I also want to emphasise the importance of standing up for justice and equality– standing up for what is right. I believe that Christians have an important job to care for the most vulnerable or disadvantaged people in our society and further afield. For me, this extends to a responsibility for those in other parts of the world who are in great need. In addition, I am concerned that we treat God’s beautiful creation as the precious gift that it is– leaving the natural world in a better state, and not a worse state for our children and generations to come.

Finally, I believe that there is a great deal of reason for hope and optimism, not doom and gloom, when it comes to the future – the future of the world, the economy, the environment, for communities and for you and me. We have a powerful and loving Creator and Saviour, who watches us even when we forget to watch Him, prepares many blessings for us, calls us, leads us and promises even greater things to come. So the best thing I can do is to keep saying: “Here I am”, “Your servant is listening”.


Adding projects

Today, I have been adding themed project idea pages for  Food, Water, Energy, Money, Travel, Nature, Waste and the UN. I also want to draw some focus towards Education and the MDGs:

When we are in Durban on the Youth for Eco-Justice training, I will speak through my vision for how we can use this blog. However, I will summarise my vision here:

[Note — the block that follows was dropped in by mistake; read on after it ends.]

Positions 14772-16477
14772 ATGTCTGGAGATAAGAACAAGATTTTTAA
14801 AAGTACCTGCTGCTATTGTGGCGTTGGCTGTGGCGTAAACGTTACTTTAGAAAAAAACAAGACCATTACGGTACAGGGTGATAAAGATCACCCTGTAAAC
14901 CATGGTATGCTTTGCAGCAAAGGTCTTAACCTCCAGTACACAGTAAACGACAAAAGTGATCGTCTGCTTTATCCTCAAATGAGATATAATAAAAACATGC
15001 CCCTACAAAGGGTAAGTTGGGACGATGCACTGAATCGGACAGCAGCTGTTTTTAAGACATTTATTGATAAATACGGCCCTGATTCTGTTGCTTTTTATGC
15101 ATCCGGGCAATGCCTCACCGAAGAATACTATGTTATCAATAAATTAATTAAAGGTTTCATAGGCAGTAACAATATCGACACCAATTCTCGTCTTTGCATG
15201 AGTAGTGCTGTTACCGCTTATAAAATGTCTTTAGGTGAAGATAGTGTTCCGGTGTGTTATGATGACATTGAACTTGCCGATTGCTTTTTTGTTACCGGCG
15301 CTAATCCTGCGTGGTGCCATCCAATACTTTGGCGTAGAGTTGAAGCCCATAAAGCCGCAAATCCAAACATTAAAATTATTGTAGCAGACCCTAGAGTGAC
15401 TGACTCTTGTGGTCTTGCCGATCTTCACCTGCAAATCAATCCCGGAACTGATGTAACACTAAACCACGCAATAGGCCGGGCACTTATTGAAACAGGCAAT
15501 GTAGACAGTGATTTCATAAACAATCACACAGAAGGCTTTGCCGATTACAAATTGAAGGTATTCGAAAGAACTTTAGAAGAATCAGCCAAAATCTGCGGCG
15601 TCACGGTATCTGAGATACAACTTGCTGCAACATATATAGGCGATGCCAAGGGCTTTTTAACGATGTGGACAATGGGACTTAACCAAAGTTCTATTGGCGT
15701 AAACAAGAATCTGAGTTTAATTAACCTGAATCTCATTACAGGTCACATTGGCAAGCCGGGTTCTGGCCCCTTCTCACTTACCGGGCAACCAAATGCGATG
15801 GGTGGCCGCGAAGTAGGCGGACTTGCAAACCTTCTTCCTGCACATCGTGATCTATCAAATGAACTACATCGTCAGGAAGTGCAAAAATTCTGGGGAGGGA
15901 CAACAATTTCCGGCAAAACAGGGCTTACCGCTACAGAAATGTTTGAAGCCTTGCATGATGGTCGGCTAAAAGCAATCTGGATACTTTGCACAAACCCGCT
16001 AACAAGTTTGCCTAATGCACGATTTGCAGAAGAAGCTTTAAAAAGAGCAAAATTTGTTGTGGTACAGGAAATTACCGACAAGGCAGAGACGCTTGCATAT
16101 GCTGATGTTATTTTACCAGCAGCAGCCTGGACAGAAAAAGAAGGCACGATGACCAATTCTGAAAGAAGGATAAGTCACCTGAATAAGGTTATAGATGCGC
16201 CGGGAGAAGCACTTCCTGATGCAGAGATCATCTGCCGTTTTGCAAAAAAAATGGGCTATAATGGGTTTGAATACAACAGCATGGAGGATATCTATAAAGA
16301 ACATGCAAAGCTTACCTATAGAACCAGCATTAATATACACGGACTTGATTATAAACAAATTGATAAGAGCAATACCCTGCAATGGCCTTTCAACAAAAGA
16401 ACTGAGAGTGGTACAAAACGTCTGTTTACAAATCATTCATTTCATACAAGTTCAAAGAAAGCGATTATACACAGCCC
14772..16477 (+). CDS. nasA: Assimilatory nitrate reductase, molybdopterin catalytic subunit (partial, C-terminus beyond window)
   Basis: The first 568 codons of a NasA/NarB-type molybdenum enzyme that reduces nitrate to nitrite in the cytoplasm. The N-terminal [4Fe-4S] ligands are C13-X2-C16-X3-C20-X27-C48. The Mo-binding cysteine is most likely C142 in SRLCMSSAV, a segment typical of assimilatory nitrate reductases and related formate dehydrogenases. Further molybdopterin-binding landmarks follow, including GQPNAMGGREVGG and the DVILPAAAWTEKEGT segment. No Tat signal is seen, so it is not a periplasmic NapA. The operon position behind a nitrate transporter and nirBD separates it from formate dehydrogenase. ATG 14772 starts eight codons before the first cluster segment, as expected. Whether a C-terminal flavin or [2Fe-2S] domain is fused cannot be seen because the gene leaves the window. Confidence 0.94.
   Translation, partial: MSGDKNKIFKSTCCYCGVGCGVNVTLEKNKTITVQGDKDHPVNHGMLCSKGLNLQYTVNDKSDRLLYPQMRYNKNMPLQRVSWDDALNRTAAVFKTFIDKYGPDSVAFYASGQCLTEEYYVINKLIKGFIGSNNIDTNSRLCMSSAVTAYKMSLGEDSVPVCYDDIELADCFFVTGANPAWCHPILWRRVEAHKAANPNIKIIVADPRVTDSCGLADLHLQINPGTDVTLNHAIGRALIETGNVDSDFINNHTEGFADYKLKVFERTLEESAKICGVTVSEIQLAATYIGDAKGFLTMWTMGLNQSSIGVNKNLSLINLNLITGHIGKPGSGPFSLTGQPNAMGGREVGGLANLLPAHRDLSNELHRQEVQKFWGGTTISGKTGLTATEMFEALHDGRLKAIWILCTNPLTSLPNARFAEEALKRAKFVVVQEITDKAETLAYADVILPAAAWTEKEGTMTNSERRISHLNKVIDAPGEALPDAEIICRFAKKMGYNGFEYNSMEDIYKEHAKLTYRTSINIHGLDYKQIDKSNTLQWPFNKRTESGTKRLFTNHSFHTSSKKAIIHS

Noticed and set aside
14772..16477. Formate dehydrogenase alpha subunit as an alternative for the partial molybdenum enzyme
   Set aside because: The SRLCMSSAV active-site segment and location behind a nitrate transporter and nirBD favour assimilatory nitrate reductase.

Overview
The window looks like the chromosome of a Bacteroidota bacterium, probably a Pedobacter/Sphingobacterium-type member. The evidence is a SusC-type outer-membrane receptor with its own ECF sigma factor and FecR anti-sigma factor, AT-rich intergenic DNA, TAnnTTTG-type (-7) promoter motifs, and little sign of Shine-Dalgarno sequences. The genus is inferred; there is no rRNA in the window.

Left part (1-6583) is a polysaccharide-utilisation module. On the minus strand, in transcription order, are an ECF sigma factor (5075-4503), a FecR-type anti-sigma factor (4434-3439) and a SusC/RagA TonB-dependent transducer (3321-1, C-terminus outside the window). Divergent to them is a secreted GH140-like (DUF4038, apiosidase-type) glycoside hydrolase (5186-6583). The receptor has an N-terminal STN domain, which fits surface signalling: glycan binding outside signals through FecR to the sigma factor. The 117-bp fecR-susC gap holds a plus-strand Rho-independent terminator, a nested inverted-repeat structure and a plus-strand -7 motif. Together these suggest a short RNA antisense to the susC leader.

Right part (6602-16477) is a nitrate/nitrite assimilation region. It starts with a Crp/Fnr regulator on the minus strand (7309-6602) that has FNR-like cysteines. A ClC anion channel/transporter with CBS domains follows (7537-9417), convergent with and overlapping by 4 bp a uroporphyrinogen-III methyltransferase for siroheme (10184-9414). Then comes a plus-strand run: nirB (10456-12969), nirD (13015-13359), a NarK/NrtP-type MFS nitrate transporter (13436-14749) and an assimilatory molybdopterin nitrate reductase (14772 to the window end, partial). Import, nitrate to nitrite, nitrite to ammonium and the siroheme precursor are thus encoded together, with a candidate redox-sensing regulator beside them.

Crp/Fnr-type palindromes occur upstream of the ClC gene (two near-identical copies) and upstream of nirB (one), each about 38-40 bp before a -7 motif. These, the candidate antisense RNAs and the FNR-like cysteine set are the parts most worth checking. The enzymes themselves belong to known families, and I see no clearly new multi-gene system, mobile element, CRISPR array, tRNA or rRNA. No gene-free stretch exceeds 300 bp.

1. I would like all participants of Youth for Eco-Justice to create a profile (a user account) on this blog. Hopefully we will begin to find others in Durban from countries that are not represented, also. Please email youth4ecojustice {at} gmail.com with a short message for me to send you a user invitation (I don’t have everyone’s email addresses yet). In order to accept the invitation to the blog, you can set up a quick username and profile on wordpress here: https://en.wordpress.com/signup/?user=1

2. When you are registered with wordpress with a username, and registered to the blog, you will be able to begin posting about your projects! Please give as much detail as possible, so that we can reproduce ideas from each other’s projects.

3. When you’re ready to publish your post, please make sure you have ticked some of the category boxes. As you can see, this post belongs to all categories, because I wanted to introduce them all here!

4. When you visit the site, you can use the Youth Projects box in the right sidebar, and click on one of the youth project themes, to find all posts relevant to that area (e.g. water)

5. I hope that this will be a great way to share ideas and to comment on each other’s projects, and also to share them with other people in our networks. I really can’t wait to build the Youth for Eco-Justice worldwide. I am sure that it will be a very great success!

Blessings, Claire x


Greetings, friend! Welcome to the Youth for Eco-Justice project blog. Here, we will be soon sharing ideas about projects to implement together across the world to quickly and powerfully achieve a safe, sustainable future on Earth.

Project areas include energy, food, water, waste & recycling, trees, the MDGs, economy, biodiversity, political action and transportation. More projects will form as ideas come through. We will add pages to the top menu bar, for featured project ideas and partner organisations for successful projects.

We are really looking forward to working with thousands of young people across the world, to ensure the responsible, sustainable, equal use of resources and to ensure a fair future for every person on Earth.